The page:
disruptive decision making

You are here


Disruptive innovation changes the shape of markets and industries. There are three things that can be done to make better decisions in areas susceptible to this type of innovation . (Christensen, Clayton, and the Innosight Team, Innovators' Insights #97: The Dangers of Data, Strategy & Innovation, September 18, 2007).

First, is to let patterns inform decisions. A simple pattern connects these seemingly disparate developments:

  • There is an important problem that can't be adequately solved by current solutions
  • An innovator develops a different way to solve the problem that focuses on simplicity, accessibility, affordability, or customizability
  • The innovator adopts an approach that powerful competitors would find unattractive, uninteresting, or difficult to mimic in the near term
  • The solutions is commercialized with a business model that creatively maximizes revenue potential while minimizing fixed costs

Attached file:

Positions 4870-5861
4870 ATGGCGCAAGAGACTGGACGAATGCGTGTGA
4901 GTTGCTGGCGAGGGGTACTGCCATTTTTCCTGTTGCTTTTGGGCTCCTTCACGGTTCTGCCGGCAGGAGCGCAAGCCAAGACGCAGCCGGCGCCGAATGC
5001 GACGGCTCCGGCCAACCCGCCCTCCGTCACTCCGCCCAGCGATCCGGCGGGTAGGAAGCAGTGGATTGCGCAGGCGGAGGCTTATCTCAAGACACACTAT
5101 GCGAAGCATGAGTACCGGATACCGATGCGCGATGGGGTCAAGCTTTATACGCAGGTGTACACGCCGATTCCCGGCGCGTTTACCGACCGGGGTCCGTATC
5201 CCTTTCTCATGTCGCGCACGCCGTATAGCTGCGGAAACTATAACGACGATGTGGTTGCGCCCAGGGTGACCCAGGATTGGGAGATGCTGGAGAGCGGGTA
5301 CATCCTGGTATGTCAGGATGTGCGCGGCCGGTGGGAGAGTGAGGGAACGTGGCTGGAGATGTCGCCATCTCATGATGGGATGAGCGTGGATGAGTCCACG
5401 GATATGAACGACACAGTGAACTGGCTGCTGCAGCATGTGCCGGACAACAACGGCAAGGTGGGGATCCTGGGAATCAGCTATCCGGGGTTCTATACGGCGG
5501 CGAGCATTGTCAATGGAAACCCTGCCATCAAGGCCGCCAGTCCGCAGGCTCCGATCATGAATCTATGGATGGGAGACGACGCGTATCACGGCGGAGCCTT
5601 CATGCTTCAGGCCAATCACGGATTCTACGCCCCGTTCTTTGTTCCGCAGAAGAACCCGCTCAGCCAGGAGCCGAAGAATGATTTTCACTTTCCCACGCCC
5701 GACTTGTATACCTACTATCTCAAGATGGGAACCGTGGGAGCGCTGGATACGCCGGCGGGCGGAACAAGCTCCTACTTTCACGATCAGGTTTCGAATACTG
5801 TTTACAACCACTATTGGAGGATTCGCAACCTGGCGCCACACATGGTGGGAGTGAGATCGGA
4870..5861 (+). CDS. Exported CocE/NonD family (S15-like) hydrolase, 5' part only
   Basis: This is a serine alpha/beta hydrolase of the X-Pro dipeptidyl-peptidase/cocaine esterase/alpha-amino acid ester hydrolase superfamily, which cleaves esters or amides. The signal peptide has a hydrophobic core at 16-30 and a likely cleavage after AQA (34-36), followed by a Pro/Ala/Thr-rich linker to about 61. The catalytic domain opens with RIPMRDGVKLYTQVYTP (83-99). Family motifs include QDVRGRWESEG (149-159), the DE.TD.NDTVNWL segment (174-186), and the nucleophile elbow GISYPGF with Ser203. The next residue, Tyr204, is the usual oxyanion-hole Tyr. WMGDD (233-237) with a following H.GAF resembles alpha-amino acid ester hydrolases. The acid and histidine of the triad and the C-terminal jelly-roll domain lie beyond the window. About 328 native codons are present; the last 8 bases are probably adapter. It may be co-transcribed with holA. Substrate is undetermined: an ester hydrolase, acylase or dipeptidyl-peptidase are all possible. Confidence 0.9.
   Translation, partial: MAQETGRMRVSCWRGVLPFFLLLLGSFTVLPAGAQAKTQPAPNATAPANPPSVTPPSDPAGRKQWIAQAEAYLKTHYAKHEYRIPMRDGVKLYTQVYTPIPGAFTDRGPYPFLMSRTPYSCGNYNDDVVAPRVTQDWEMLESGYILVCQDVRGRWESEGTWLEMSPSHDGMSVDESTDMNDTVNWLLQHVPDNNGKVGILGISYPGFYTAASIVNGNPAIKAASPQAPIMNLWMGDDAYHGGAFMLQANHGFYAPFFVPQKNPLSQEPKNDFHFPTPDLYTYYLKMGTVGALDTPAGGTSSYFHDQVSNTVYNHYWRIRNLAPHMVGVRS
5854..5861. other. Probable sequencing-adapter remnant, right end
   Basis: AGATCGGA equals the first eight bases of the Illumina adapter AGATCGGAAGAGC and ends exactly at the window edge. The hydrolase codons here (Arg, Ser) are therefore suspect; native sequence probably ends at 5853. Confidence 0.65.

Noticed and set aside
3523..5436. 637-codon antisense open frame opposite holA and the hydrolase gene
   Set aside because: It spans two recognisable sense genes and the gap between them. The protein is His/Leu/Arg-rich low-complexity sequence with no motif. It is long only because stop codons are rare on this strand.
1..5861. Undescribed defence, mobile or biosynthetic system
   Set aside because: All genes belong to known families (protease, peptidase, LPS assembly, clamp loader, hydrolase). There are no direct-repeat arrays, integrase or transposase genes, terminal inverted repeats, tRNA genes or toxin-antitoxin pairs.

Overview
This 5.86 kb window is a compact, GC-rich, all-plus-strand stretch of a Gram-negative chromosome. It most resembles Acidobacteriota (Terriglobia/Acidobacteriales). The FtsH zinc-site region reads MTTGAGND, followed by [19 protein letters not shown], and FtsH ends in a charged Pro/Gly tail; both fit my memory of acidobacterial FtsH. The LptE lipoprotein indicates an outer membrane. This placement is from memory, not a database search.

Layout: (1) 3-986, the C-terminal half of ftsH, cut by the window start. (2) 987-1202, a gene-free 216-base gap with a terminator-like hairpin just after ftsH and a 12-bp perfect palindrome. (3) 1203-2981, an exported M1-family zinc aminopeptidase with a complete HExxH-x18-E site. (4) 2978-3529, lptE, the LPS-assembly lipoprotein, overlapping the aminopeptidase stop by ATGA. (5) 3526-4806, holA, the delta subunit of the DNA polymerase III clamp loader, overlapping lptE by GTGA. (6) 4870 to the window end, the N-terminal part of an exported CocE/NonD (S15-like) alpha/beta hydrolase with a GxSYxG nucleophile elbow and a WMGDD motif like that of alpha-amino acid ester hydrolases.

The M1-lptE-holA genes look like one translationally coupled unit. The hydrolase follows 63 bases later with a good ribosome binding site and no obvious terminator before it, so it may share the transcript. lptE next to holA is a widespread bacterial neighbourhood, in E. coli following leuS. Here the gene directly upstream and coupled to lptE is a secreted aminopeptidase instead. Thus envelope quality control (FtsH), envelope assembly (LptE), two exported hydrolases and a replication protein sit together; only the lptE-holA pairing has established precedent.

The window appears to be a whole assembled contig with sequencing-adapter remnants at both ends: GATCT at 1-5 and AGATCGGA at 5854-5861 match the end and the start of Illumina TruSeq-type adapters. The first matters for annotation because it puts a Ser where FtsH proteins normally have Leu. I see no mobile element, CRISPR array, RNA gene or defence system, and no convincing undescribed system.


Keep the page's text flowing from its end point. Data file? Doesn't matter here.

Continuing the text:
Second, it is critical to remember the importance of focusing on assumptions, not answers. See if there are analogs or benchmarks that can provide insight into whether there are reasons to believe that major assumptions might bear some kind of semblance to reality. Always be on the lookout for simple ways to turn assumptions into knowledge.

Third, companies can turn to emerging tools like prediction markets, where people buy and sell virtual shares based on their belief about the likelihood of certain events. Prediction markets take advantage of the ""wisdom of crowds"" phenomena noted by James Surowiecki: The collective almost always does a better job at answering questions than any one individual.

Prediction markets such as the University of Iowa's Iowa Electronic Market have proven to provide accurate forecasts of presidential elections and Oscar nominations.